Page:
An Assembly candidate thrown off the June primary ballot because he works for a federally funded agency has won reinstatement.
The Appellate Division on Tuesday reversed a Hudson County judge who found Carmelo Garcia, executive director of the Hoboken Housing Authority, subject to a regulation barring elective office to those employed “in connection with a program financed in whole or in part by federal funds or loans.”
That regulation, last revised in 2008, was only a New Jersey implementation of the federal Hatch Act, and by its terms could not exceed the federal law’s requirements, the panel found.
In 2012, Congress loosened the Hatch Act, so that it now bars only employees of a government entity whose budget consists entirely of federal funds from running for office.
New Jersey is free to enact restrictions that go beyond the revised Hatch Act. “A state regulation based on recently outdated federal law, however, does not demonstrate New Jersey’s intention to impose restrictions beyond those imposed federally on federally-funded employees,” Appellate Division Judges Marie Simonelli and Ellen Koblitz said.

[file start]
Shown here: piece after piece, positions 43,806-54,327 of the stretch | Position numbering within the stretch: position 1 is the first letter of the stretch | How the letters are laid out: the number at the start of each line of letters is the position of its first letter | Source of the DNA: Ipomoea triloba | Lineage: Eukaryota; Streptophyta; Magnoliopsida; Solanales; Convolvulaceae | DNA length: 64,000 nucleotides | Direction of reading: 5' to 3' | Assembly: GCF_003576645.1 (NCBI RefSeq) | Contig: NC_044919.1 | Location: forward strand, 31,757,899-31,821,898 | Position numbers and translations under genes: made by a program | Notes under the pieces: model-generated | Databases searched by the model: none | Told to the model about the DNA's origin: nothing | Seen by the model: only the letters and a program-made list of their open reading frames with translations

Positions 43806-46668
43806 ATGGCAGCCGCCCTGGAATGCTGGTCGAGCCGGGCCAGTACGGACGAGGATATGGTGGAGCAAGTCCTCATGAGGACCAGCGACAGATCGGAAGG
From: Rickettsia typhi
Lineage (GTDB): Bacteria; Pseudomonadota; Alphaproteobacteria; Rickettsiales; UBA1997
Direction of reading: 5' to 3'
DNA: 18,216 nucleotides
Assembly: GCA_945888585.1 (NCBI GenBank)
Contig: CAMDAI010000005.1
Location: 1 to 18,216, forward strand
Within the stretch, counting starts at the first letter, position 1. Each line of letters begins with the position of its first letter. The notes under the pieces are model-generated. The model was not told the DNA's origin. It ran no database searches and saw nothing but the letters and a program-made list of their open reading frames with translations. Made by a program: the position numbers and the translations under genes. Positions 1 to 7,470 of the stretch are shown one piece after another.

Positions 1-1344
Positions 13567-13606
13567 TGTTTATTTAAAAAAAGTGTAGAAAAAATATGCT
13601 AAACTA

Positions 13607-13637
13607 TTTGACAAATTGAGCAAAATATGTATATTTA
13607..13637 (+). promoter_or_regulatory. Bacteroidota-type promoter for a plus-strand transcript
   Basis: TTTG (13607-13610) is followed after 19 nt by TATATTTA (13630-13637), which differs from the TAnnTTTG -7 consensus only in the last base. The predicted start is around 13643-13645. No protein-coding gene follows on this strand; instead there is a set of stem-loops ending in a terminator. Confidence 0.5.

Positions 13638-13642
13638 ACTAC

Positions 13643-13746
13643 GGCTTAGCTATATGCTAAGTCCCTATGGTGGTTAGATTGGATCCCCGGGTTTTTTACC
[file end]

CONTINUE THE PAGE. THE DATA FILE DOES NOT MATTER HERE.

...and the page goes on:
“Accordingly, N.J.A.C. 4A:10-1.2(b) must be read through the lens of the current federal Hatch Act,” the judges said.
Garcia is one of five Democrats running for two open District 33 seats. The suit, Abernathy v. Garcia, A-3861-12, was filed by Democrats who support rival candidates.
Their attorney, Flavio Komuves of Zazzali, Fagella, Nowak, Kleinbaum & Friedman in Newark, says the appeals court overlooked a factual dispute about whether Garcia’s salary was paid entirely with federal dollars. Assignment Judge Peter Bariso Jr., whose ruling was reversed, had made no findings on that issue.
Komuves says the appeals court also overlooked his assertion that the Legislature approved the restrictions on political activity for employees of federally funded agencies in 2008 when it adopted a reorganization of the Department of Personnel.
Komuves filed an emergent motion for a stay of the ruling but Koblitz denied it on Thursday. He says he will petition the Supreme Court for certification.
Angelo Genova, of Genova, Burns, Giantomasi & Webster in Newark, who represented Garcia, says, “The Appellate Division understood this regulation is supposed to track the Hatch Act, so I don’t think it rises to the level of a public policy concern that warrants the Supreme Court’s concern.”